In an attempt to cut back the amount of time claimants are waiting for their money after the historic increase in claims, the state recently announced a $1.1million partnership with Google Cloud, which will run through Dec. 18.
The Google technology uses predictive analytics based on historical data to process determinations on claims, allowing the department to process claims and release payments quicker.
A second phase of the collaboration will also allow employees to contact claimants electronically, reducing the number of scheduled phone calls. The program will also allow claimants to upload documents online instead of faxing them to the department.
The Google technology will be used in addition to the programs that the department already utilizes.
Jacque said while those updates are positive, they should be baseline operations for the department at this point. He said he’s spoken directly with Gov. Tony Evers in recent weeks about the backlog issue, and the governor has noted how big of a problem unemployment is.
In September, Evers asked for the resignation of Caleb Frostman, who was serving as the secretary of the department. Evers replaced Frostman with Amy Pechacek, the deputy secretary of the Department of Corrections. Evers also placed blame on Republicans at the same time for failing to update the agency’s unemployment systems years ago, when it became clear they were out of date.
Evers has said in the past that the unemployment system will be addressed in the 2021-2023 biennial budget, said Britt Cudaback, his deputy communications director.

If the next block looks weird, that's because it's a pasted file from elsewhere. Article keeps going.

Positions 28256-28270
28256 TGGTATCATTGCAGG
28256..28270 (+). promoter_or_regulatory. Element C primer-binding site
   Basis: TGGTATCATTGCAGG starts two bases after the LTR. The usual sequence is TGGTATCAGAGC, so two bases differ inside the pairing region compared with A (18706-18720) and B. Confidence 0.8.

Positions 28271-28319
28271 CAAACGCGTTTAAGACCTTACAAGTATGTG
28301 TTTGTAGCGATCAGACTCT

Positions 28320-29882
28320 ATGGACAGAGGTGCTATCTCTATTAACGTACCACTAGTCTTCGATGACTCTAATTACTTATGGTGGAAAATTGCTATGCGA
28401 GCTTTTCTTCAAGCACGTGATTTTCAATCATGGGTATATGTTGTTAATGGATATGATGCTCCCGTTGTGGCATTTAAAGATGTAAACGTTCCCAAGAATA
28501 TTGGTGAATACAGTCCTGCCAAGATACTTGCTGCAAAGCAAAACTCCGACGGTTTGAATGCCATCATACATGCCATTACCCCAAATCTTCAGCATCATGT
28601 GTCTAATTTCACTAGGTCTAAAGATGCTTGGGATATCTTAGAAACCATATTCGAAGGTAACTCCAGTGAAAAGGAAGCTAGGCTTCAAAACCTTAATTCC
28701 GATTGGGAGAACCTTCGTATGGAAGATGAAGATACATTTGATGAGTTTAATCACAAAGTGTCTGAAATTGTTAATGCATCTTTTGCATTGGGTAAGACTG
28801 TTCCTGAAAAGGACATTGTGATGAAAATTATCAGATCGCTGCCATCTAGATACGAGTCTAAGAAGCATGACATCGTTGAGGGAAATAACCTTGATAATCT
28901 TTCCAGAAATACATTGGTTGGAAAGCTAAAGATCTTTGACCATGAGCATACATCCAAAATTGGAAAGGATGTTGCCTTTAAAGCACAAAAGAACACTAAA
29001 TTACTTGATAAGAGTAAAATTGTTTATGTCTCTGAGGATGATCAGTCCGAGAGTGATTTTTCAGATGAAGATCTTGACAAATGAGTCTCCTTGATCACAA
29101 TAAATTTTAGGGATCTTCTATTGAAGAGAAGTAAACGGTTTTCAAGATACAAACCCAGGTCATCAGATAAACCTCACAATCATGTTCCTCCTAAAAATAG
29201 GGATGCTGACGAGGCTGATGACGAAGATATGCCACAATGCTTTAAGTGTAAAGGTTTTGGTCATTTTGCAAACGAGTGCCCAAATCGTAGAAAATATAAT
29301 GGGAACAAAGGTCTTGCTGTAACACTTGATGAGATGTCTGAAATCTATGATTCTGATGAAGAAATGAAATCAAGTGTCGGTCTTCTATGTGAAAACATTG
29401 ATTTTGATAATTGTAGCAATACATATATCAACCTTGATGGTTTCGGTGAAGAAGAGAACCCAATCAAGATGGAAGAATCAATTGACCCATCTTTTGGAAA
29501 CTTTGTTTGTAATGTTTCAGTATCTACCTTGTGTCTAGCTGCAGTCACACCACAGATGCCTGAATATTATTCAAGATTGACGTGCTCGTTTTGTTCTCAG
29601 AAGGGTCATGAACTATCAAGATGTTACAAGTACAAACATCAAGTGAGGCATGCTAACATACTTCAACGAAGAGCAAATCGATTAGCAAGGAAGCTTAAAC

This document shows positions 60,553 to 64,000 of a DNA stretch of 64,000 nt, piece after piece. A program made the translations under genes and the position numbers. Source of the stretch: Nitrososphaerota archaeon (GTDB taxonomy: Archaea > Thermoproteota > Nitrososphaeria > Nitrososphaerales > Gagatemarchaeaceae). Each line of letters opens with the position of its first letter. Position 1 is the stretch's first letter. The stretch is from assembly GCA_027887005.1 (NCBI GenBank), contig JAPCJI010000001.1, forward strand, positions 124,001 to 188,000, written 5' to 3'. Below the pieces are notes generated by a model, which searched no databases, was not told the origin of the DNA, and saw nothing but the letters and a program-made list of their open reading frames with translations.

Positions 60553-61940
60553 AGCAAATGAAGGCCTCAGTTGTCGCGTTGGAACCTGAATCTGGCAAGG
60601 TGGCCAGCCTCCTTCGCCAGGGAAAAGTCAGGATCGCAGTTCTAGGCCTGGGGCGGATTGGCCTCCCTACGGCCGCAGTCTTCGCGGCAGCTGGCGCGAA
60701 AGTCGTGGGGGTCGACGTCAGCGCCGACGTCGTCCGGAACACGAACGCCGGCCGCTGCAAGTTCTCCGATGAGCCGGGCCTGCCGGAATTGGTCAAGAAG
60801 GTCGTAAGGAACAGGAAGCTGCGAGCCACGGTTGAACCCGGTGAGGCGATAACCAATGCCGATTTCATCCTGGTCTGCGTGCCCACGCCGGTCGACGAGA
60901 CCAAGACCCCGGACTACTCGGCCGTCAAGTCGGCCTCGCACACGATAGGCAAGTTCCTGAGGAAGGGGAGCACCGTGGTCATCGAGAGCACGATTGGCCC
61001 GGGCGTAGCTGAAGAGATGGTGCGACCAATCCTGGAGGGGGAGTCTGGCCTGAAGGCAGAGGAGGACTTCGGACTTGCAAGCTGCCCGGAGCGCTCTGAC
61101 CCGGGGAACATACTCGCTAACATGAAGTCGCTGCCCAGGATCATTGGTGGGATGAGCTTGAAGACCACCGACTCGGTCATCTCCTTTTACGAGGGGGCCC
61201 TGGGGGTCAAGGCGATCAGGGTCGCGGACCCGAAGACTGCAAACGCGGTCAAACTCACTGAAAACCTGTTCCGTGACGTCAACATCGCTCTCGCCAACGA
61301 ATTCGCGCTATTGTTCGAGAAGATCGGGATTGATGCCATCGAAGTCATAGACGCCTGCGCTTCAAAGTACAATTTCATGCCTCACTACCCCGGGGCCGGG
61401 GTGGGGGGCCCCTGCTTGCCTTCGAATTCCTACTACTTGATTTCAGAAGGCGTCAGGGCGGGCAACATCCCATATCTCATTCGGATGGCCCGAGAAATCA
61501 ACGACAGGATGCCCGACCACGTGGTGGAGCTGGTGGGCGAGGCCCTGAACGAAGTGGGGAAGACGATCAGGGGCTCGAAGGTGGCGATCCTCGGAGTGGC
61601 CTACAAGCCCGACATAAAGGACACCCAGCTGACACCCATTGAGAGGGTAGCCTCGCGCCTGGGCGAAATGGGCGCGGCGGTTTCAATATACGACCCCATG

“One of the governor’s top priorities in next year’s budget is allocating resources to modernize our unemployment IT system and ensure this backlog of claims will not happen again as it has during COVID-19 and now more than a decade ago during the Great Recession,” she said in an email.
She did not respond to further questions about long-term fixes for the backlog or whether the governor is satisfied with how the backlog is being handled.
Rep. John Nygren, R-Marinette, said in a release Tuesday that he plans to introduce legislation to deal with the backlog. The legislation would require the backlog to be eliminated and would upgrade the IT system for unemployment with legislative oversight.
“The time it takes to get payments to the unemployed in Wisconsin is one of the worst in the nation,” the release says. “The average time to get the first regular UI payment to a claimant has increased over 50% since May. At the pace the Evers’ administration is working through the backlog, it will take over a year to eliminate it.”
‘Something has got to be done’
Chesner said she hopes the department finds a way to fix its systems and allow people to access the benefits quicker in the future. It’s frustrating to watch the department flounder with the influx of claims.
“The right hand doesn’t seem to be talking to the left hand,” she said of the department. “Something has got to be done.”
She said Johnson still hasn’t received some of the additional federal benefits he qualified for, such as the additional $300 for the weeks between the beginning of August and the beginning of September. She hopes that he’ll still see those funds.
She also worries that if she is laid off from her job sealing blacktop that she could face the same issues again. She worries that she’ll have to wait for more than five months for payments, too —that she’ll have to overdraw her accounts again, or miss payments on their bills.
And, she said, when she gets on Facebook and sees others posting in the unemployment help groups, she feels hopeless.
“These stories that we read, I could cry,” she said. “Why is something not being done about this?”
If you or a loved one are in crisis or having thoughts of suicide, please call the National Suicide Prevention Hotline at 800-273-8255 for 24/7 assistance.
For help via text, message HOPELINE to 741741.
Laura Schulte can be reached at email@example.com and twitter.com/SchulteLaura.